Definition of 'Speculative Stock'
A stock with a high degree of risk. A speculative stock may offer the possibility of substantial returns to compensate for its higher risk profile. Speculative stocks are favored by speculators and investors because of their high-reward, high-risk characteristics. Such stocks usually have a very low share price, and often trade on smaller exchanges like the OTC Markets in the U.S. or the TSX-Venture Exchange in Canada. A necessary condition for investing in speculative stocks is a high tolerance for risk. This means an investor in a speculative stock should be prepared for the possibility of losing the full amount invested if the stock price goes down to zero.
Investopedia explains 'Speculative Stock'
The low share price of speculative stocks and the possibility – albeit remote – of windfall profits are two of their most appealing characteristics. A share price of a few cents means that speculators can load up on thousands of shares. If the company is successful and the shares eventually trade at a significantly higher price, the potential profit can be much more than that offered by most other investments.
Speculative stocks tend to be clustered in sectors such as mining, energy and biotechnology. While there is significant risk involved in investing in early-stage companies in these sectors, the possibility that a small company may find a giant mineral deposit or oil field, or discover a cure for a disease, offers enough incentive for speculators to take a punt on it.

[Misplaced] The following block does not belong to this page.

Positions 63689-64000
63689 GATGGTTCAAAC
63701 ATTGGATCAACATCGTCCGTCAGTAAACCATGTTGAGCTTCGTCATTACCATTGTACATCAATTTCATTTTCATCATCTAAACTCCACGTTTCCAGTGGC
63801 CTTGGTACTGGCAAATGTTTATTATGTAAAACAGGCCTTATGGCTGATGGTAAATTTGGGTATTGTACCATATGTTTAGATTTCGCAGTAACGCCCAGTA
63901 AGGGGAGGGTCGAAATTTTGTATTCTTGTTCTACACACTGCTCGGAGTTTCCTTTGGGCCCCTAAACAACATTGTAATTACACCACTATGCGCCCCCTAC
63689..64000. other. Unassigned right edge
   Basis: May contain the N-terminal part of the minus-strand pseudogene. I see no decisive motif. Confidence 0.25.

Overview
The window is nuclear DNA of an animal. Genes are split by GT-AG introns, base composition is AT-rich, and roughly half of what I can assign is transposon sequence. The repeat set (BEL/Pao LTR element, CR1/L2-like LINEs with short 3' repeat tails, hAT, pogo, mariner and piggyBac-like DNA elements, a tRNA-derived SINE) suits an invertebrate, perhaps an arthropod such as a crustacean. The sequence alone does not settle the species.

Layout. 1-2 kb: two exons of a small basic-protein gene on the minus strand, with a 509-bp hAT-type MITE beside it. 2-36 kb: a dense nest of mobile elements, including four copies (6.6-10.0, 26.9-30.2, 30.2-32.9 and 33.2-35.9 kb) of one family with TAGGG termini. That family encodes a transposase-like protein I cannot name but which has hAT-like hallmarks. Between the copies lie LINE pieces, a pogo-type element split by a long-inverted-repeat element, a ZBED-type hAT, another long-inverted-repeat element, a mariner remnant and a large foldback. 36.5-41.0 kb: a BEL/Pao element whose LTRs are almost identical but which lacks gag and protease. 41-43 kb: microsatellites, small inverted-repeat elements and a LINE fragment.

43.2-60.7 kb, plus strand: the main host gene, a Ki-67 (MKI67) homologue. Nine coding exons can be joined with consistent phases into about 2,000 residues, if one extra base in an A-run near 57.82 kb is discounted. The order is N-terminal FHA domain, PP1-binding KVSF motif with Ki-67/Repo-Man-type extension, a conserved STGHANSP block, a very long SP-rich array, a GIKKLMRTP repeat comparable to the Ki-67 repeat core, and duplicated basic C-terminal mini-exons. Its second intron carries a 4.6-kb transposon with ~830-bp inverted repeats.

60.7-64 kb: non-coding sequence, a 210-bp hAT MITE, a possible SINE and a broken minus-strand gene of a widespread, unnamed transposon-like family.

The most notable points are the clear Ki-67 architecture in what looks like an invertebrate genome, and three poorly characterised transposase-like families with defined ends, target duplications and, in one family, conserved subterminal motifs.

Although most speculative stocks tend to be early-stage companies, a blue-chip can occasionally become a speculative stock if it falls upon hard times and has rapidly deteriorating prospects for the future. Such a stock is known as a “fallen angel” and may offer an attractive risk-reward payoff if it can manage to turn its business around.
Speculative stocks outperform in very strong bull markets, when investors have abundant risk tolerance. They underperform in bear markets, because investors’ risk aversion causes them to gravitate towards larger-cap stocks that are more stable.
Typical valuations metrics like the price/earnings and price/sales ratios cannot be used for most speculative stocks, since they are generally unprofitable and may have minimal sales. For such stocks, alternative techniques like discounted cash flow (DCF) valuation or peer valuation may need to be used.
Speculative stocks often account for a small portion of diversified portfolios held by experienced investors, since such stocks may improve the return prospects for the overall portfolio without adding too much risk. Experienced investors who dabble in speculative stocks typically look for companies that have experienced management, strong balance sheets, and excellent long-term business prospects.